“We’ve now passed the thing, and we need everyone to understand the thing so it’s more than just a piece of paper,” Kramer said, “[so] it actually allows people to use these supported decision making agreements to make decisions in their lives.”
'I want to be my own guardian.'
King said now that Papp can communicate, it’s like she’s finally been able to get to know her daughter. And Papp said that even though she wants to walk back her guardianship, the two remain close.
“Spending time with her is my fav,” Papp said. “She gets me.”
But Papp’s communication method isn’t recognized by the court system, King said.
Some consider it controversial due to concerns surrounding authorship – or who’s crafting and influencing the messages.
But one message is clear: “I want to be my own guardian. I want to make decisions for myself,” Papp said.
Whitlatch said this isn’t uncommon for people like Papp. There’s a wide range of communication methods and experiences. But according to Whitlatch, for the most part “people who don't speak to communicate or have other mechanisms for communication are those that are probably most impacted by guardianship and are less likely to have their "voice" heard in court.”
A protected person’s condition and circumstances can change. But no matter what, the evidence for whether the law considers someone ‘incapacitated’ has to be ‘clear and convincing.’
“Frequently, there is a tendency by society to infantilize people with developmental disabilities, to assume that their capacity or their abilities are somehow static,” Whitlatch said, “that they won’t change over time. And that’s not accurate.”
Guardianship courts fall short on accessibility
Brennan-Krohn said it’s important to reconsider the ways we consider and interact with people with disabilities at all levels. It’s about “being aware of where this very deep-seated sense of paternalism crops up, and how we can try to challenge that,” she said.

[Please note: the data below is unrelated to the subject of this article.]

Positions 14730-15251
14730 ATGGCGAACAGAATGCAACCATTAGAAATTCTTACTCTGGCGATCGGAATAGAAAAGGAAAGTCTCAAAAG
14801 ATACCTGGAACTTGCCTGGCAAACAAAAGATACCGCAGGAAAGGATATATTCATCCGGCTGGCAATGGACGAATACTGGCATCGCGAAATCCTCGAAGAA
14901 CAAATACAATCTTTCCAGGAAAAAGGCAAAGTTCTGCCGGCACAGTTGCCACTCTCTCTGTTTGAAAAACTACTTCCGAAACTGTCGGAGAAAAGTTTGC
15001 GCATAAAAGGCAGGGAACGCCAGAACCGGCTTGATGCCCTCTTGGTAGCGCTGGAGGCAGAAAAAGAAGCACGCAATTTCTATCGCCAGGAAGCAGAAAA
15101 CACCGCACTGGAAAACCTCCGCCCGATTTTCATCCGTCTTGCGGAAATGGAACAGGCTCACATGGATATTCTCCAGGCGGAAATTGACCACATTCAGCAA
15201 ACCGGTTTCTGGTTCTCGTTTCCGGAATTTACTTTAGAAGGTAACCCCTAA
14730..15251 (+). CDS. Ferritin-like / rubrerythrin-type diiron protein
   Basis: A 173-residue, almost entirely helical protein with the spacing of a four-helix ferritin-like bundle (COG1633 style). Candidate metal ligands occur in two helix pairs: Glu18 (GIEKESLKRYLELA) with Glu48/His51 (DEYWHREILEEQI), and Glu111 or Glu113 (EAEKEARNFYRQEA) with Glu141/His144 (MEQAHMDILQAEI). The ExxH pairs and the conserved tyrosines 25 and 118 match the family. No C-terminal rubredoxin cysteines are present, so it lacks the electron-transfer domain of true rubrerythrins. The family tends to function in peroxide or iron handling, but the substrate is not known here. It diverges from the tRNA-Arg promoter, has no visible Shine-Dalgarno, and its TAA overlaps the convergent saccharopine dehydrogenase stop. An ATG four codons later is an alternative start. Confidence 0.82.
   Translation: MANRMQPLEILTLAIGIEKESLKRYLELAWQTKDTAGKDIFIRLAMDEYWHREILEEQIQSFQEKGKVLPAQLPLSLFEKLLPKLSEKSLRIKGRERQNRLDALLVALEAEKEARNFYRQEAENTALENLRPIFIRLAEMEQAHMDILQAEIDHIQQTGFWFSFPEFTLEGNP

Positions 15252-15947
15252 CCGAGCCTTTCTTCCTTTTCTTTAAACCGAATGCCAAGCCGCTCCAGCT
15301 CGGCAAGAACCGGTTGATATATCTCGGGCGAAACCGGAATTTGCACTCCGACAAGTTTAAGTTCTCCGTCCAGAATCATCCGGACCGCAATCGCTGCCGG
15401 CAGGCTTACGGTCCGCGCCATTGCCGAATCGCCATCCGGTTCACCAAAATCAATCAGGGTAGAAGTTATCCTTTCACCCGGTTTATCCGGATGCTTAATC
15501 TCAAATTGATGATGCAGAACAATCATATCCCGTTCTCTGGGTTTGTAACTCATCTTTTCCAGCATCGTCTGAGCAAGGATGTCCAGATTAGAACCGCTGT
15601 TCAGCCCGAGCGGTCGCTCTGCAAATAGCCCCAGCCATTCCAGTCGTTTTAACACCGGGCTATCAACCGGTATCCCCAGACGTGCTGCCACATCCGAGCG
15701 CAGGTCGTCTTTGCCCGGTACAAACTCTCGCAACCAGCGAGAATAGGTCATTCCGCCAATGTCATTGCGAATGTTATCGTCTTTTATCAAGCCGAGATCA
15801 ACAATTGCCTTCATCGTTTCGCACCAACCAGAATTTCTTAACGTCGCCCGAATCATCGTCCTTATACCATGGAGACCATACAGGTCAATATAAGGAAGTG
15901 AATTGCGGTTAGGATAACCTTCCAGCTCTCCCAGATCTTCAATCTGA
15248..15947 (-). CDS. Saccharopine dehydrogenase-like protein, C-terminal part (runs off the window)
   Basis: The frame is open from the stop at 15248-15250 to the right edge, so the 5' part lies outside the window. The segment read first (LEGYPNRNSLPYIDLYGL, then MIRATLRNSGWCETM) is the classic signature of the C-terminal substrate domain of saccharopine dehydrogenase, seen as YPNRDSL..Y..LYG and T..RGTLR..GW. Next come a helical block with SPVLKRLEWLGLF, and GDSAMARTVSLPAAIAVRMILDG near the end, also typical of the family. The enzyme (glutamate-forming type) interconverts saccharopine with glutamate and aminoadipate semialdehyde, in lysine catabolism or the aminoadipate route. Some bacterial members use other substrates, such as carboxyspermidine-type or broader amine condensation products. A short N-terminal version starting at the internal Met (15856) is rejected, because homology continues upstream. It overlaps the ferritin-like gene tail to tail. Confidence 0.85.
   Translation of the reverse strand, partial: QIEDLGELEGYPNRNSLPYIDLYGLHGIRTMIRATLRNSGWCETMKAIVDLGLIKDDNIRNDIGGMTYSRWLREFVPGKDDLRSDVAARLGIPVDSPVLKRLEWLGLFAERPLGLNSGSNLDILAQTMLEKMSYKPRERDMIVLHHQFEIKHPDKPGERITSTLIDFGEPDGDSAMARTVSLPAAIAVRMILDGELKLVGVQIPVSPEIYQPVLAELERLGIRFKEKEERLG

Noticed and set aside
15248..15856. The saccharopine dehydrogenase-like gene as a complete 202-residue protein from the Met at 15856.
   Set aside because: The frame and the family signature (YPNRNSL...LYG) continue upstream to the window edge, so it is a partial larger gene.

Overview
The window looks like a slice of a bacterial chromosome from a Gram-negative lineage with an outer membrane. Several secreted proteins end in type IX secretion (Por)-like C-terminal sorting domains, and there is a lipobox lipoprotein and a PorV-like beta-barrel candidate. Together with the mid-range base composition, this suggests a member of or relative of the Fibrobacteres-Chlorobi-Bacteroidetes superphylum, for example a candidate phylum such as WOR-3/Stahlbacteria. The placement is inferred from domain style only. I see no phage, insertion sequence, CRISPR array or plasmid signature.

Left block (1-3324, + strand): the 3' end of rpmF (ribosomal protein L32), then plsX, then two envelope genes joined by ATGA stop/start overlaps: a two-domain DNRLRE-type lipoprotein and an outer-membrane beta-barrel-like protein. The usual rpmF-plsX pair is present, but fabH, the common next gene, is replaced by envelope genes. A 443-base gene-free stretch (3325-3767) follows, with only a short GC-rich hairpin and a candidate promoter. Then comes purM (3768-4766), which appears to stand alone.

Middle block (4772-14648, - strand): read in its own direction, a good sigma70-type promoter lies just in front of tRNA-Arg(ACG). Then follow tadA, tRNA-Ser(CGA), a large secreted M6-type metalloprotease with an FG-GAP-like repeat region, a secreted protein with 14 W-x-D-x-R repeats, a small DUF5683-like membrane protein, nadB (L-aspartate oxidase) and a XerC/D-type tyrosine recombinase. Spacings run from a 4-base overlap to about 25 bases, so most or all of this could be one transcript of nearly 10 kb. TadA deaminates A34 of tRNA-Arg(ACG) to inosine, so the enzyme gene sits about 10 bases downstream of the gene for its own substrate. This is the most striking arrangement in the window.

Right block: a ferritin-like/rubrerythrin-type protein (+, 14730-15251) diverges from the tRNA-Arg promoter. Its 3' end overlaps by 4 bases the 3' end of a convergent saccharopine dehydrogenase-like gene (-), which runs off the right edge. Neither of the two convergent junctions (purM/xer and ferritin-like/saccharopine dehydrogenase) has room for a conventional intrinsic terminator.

Which Brennan-Krohn said means treating people with disabilities as adults, with their own preferences and wishes.
“It is striking and troubling that the court systems that you go through to get into a guardianship or to get out of a guardianship are very, very inaccessible to people with disabilities,” said Brennan-Krohn.
The ADA requires courts to make reasonable accommodations for people but, Brennan-Krohn said, “it’s very rare that courts slow that process down in a way that can make it actually accessible to someone with a disability.”
Kramer said that in Arizona courts, an ADA coordinator works to ensure accommodation requests are met.
“Often a big part of the labor in getting an accommodation granted is educating the people who you need an accommodation from or the system or entity that you need an accommodation from about your disability,” said Kramer.
Which includes accommodations for how someone communicates. But according to Kramer, sometimes logistics – like not enough certified interpreters or scheduling issues – get in the way.
In Papp’s case: Her communication method is so new that there’s little research on it.
King compares it to driving a car: Starting off with an instructor to give pointers, help you focus and learn, until you’re ready to hit the road on your own.
'Music is my voice'
With the lengthy, uphill legal battle she’s facing, Papp’s taking a breather.
“It’s an incredibly intense experience for a completely verbal, non-autistic person,” King said. “But she said that she was not up to a day-long hearing. And her direct quote to me was: ‘I didn’t realize my spelling would be on trial. … I can’t do this right now.’”
But Papp isn’t giving up.
“I’m trying to open the doors that were closed for me!” said Papp. “Ever since I started spelling this has been my goal!”
To express her feelings, Papp wrote a song.
“I had a dream where I was heard, where people listened to my words” the lyrics read. “Hear me, listen to my voice. I am here inside.”
The song closes out with the lines: “I have no more to give. I have tried and tried. And now, it’s your turn.”
Papp said it's a direct message, to those who have been in her life "but also the world!"
“Music is my voice,” she said. “It’s how I’ve always communicated, even before I started spelling.”
Papp said she wants to advocate for other non-speakers, too.
“I want people to presume competence in everyone,” said Papp.
Papp said she hopes change will come with time.
“OMG,” she said, “I hope it’s a totally different conversation where we are not questioning validity. Instead, we incorporate non-speakers into any decision making regarding us.”
Despite legal difficulties, her vision for the future remains.
“Having the chance to make my own decisions about life is the dream,” Papp said. “It is as simple as deciding where I want to live and how I want to spend my time.”
But outside of all that, Papp is just focused on "feeling 22," as her favorite artist might say.